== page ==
1.We see throughout Ephesians that it's a very high calling to be a Christian. It's not easy. Paul exhorts us to respond to our varied circumstances in a Christ-centred way.
- Paul uses metaphors for the Christian life in his letter. One is that it is a spiritual struggle or war against the pattern of the world, our desires and the powers of the devil. He also likens it to a race, and we are called to run in such a way that we will win.
3.Paul here addresses himself to slaves and master. This was relevant to the ancient world, and perhaps more so today for us, who are freely contracted to work.
4.There is a continuity with our previous study of the family. Most slaves were employed in the home. So Paul is still dealing with the Christian household which is why he positions it here in the text.
5.One third of the population of the Roman world would have been slaves, about 60 million people. That ratio was similar in the church congregation. It's why Paul says something about this.
6.The gospel of Jesus declares jubilee - deliverance from bondage to sin and every kind of oppression. At the beginning of Jesus' ministry, he said that jubilee had come when he read from Isaiah (cf. Luke 4:17-21). Imagine hearing this message preached in a culture where 1 in 3 are slaves.
7.The grand historical metaphor of the Bible always refers back to the emancipation of the Hebrews. The whole direction of the gospel is progressive deliverance from every kind of bondage and slavery.
8.Scripture teaches that creation itself is to be freed from bondage to corruption and decay by the Son (cf. Rom. 8:20-25).
9.The gospel re-establishes us into proper relationship with God and man.
- Paul’s dis not preach immediate social revolt or violent uprising against slavery, however his teaching is in fact overturning social conventions, addressing slaves and masters as equals in Christ.
11.The form of slavery among ancient Israelites pointed to the freedom coming in the jubilee, as opposed to the pagan worldview, which saw slaves as little more than human tools (cf. Lev. 25:10).
- Nevertheless, Paul is not endorsing slavery here and nowhere does he claim the institution of slavery as a divine ordinance.
13.In Mosaic law, man-theft and enslavement were capital crimes (cf. Exod. 21:16). Usually someone ended up in bond service as a result of debt or falling on hard times, or to make restitution for criminal activities.
- The type of slavery, or bond service, amongst Israelites functioned as social welfare and provision that enabled people to work themselves back to freedom and independence.
15.This is all radically different than slavery in the Ephesian context. There a slave could be disposed of for blood sport in the arena. Into this context the gospel is preached.
16.Paul knows the gospel is going to lead to the end of slavery. He reminds the church that we are all freed men in Jesus Christ, whatever our outward condition.
17.If this Christ-centred attitude applies to such extreme situations as slaves and masters, how much more to us in employer/ employee relationships?
18.Employees must obey our earthly masters with a sincere heart, irrespective of who they are as people. This attitude is only possible if we know we are the Lord's free people.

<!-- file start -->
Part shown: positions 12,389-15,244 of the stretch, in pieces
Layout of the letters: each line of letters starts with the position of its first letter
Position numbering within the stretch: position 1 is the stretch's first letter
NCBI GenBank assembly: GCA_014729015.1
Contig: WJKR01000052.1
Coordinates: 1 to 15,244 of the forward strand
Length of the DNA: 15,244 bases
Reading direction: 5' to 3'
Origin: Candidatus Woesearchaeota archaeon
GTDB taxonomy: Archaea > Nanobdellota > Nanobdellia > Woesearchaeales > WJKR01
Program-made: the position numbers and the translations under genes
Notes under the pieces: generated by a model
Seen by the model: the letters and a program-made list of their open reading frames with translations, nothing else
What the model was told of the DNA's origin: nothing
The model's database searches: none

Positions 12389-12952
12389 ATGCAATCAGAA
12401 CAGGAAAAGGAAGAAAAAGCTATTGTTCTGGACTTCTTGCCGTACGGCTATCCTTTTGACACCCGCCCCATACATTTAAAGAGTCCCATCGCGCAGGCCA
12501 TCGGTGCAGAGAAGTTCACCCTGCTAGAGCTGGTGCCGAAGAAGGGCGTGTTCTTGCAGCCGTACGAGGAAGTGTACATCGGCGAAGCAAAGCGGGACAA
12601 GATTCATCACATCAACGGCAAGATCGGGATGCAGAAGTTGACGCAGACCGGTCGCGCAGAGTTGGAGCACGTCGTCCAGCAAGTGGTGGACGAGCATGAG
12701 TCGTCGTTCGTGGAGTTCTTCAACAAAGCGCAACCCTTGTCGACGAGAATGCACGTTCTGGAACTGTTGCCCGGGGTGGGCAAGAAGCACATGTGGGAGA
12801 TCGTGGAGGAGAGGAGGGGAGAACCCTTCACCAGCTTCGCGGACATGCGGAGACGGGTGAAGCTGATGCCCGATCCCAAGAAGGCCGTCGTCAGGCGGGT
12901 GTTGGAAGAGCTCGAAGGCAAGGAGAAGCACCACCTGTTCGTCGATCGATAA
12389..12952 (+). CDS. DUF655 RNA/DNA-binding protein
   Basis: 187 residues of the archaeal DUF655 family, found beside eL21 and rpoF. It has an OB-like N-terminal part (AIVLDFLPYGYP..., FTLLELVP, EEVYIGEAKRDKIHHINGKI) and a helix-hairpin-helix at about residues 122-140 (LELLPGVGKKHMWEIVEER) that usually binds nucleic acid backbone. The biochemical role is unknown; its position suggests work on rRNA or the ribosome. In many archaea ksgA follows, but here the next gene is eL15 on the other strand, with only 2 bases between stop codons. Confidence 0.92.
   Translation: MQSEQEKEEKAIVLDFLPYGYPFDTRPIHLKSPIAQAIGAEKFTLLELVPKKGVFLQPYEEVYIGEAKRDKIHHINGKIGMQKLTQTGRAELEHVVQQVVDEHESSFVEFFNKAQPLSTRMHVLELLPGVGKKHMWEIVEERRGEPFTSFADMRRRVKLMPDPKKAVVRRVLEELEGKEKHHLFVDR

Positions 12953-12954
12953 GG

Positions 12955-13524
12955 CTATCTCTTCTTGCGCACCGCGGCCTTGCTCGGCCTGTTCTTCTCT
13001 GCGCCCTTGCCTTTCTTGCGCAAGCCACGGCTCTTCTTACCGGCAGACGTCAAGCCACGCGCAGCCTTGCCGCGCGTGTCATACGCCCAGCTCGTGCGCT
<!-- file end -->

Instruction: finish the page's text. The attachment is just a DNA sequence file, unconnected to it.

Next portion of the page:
- Paul is always clear that our first and ultimate allegiance is to Christ. Because of this we can work sincerely, doing our best.
- Our respect and sincerity is not servile but it is for the honour of Christ.
- Some of these instructions are hard for those working for someone overbearing and harsh. But just as a Christian wife can stay with and win over her husband in a less than ideal marriage so we can also honour Christ and impact those we work with by our Christ-like attitude (cf. 1 Cor. 7:14).
- Jesus himself took the form of a servant. He performed the menial task of washing feet and set the example of diligent work in his life and ministry.
- If we work diligently and faithfully with good will even when people are undeserving of it, God will be glorified in what we do.
- The gospel also extends to those of high social rank, and Paul does not spare the slave owners the admonition to treat those under you as you would expect to be treated yourself.
- This was countercultural. Cruelty was common among pagan slave owners. And these people are being converted and they need to know how to treat their slaves.
- Due to the teaching of the gospel, by the Middle Ages slavery had disappeared among Christians. It was revived during the Renaissance and God's law had to be abandoned to reinstitute slavery.
- As we gather around this table we benefit from the work of Christ. Whether employees or employers, here our social status is irrelevant. Together we are Christ's bond servants and we are co-heirs with him of a glorious inheritance.
- Employees: Are we grudgingly working for a pay check without care for the success of our employers, doing the minimum we can get away with? Do we rob our employers by idleness or take items from the workplace? Do we carry out what we are asked to do or do we try to find short cuts?
- Employers: Do we lead in a manner that is fair and sincere and just? Are we genuinely striving for the good of those who work for us?
Paul addresses himself to slaves and masters but if what he says is true for slaves and masters how much more so for us who are freely contracted to work.